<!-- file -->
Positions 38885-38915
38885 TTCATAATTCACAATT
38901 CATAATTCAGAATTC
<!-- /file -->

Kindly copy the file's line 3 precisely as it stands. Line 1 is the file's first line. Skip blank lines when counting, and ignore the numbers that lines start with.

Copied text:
38901 CATAATTCAGAATTC